1138  based care lead agency, and the foster parent.
 1139         (5)RULEMAKING.—The department shall adopt by rule
 1140  procedures to administer this section.
 1141         Section 6. Section 409.1451, Florida Statutes, is amended
 1142  to read:
 1143         (Substantial rewording of section. See
 1144         s. 409.1451, F.S., for present text).
 1145         409.1451 The Road-to-Independence Program.—
 1147         (a)The Legislature recognizes that most children and young
 1148  adults are resilient and, with adequate support, can expect to
 1149  be successful as independent adults. Not unlike many young
 1150  adults, some young adults who have lived in foster care need
 1151  additional support and resources for a period of time after
 1152  reaching 18 years of age.
 1153         (b)The Legislature finds that while it is important to
 1154  provide young adults who have lived in foster care with
 1155  education and independent living skills, there is also a need to
 1156  focus more broadly on creating and preserving family
 1157  relationships so that young adults have a permanent connection
 1158  with at least one committed adult who provides a safe and stable
 1159  parenting relationship.
 1160         (c)It is the intent of the Legislature that young adults
 1161  who choose to participate in the program receive the skills,
 1162  education, and support necessary to become self-sufficient and
 1163  leave foster care with a lifelong connection to a supportive
 1164  adult through the Road-to-Independence Program, either through
 1165  postsecondary education services and support, as provided in
 1166  subsection (2), or aftercare services.
 1168         (a)A young adult is eligible for services and support
 1169  under this subsection if he or she:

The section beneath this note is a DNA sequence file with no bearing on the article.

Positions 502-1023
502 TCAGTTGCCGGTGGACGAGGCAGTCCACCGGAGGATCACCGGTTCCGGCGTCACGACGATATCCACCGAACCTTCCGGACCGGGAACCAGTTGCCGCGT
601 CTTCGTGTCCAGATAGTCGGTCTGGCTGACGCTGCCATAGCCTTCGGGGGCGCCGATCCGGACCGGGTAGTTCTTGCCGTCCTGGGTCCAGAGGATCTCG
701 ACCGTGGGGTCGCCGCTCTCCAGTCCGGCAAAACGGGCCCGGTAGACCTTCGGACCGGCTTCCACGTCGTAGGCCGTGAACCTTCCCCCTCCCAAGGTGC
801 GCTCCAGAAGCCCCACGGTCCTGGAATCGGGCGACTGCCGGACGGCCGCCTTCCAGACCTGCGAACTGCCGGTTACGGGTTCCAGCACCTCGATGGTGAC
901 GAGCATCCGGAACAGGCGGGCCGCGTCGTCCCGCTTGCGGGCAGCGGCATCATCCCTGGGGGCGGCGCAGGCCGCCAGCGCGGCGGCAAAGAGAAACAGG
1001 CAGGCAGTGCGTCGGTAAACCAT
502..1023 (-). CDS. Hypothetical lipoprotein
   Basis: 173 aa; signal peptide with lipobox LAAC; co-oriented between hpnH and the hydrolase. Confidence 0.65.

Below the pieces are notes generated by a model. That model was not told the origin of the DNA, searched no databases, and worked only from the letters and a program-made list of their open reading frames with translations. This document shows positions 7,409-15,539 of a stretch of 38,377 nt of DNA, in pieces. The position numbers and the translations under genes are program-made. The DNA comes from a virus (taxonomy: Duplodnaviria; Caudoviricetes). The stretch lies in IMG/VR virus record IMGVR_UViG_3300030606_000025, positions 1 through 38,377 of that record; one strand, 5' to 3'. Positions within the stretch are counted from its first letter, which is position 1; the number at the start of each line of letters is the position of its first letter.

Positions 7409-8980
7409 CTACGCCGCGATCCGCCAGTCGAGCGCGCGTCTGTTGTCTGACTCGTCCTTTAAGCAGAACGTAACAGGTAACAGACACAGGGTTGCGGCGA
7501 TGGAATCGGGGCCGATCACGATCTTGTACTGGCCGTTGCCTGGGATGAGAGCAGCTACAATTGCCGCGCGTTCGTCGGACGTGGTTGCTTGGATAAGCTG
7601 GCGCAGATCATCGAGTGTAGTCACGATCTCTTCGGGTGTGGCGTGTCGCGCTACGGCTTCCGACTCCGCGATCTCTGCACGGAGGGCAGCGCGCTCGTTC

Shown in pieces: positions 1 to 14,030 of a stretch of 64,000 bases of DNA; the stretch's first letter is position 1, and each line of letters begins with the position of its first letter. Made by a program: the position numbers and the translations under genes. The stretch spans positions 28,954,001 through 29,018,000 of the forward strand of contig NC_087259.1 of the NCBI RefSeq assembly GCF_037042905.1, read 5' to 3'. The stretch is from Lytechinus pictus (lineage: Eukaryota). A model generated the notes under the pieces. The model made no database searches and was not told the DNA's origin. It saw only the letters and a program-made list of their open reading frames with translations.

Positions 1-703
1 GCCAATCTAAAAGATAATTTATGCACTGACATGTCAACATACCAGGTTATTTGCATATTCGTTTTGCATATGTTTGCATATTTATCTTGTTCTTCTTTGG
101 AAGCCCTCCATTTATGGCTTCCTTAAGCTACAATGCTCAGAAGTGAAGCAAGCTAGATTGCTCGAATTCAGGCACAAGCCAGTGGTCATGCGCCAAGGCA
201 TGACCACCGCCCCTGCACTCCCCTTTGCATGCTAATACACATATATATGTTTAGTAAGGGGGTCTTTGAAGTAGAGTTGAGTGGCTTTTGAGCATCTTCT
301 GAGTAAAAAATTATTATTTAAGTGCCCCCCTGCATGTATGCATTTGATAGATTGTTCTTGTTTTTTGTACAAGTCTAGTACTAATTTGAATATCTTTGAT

1170         1.Was living in licensed care on his or her 18th birthday
 1171  or is currently living in licensed care; or was at least 16
 1172  years of age and was adopted from foster care or placed with a
 1173  court-approved dependency guardian after spending at least 6
 1174  months in licensed care within the 12 months immediately
 1175  preceding such placement or adoption;
 1176         2. Spent at least 6 months in licensed care before reaching
 1177  his or her 18th birthday;
 1178         3.Earned a standard high school diploma or its equivalent
 1179  pursuant to s. 1003.428, s. 1003.4281, s. 1003.429, s. 1003.43,
 1180  or s. 1003.435;
 1181         4.Has been admitted for enrollment in an eligible
 1182  postsecondary educational institution as provided in s.
 1183  1009.533;
 1184         5.Has reached 18 years of age but is not yet 23 years of
 1185  age;
 1186         6.Has applied, with assistance from the young adult’s
 1187  caregiver and the community-based lead agency, for any other
 1188  grants and scholarships for which he or she may qualify;
 1189         7.Submitted a Free Application for Federal Student Aid
 1190  which is complete and error free; and
 1191         8.Signed an agreement to allow the department and the
 1192  community-based care lead agency access to school records.
 1193         (b)The amount of the financial assistance shall be as
 1194  follows:
 1195         1.For a young adult who does not remain in foster care and
 1196  is attending a postsecondary school as provided in s. 1009.533,
 1197  the amount is $1,256 monthly.
 1198         2.For a young adult who remains in foster care, is
 1199  attending a postsecondary school, as provided in s. 1009.533,
 1200  and continues to reside in a licensed foster home, the amount is
 1201  the established room and board rate for foster parents. This
 1202  takes the place of the payment provided for in subsection (4).
 1203         3.For a young adult who remains in foster care, but
 1204  temporarily resides away from a licensed foster home for
 1205  purposes of attending a postsecondary school as provided in s.
 1206  1009.533, the amount is $1,256 monthly. This takes the place of
 1207  the payment provided for in subsection (4).
 1208         4.For a young adult who remains in foster care, is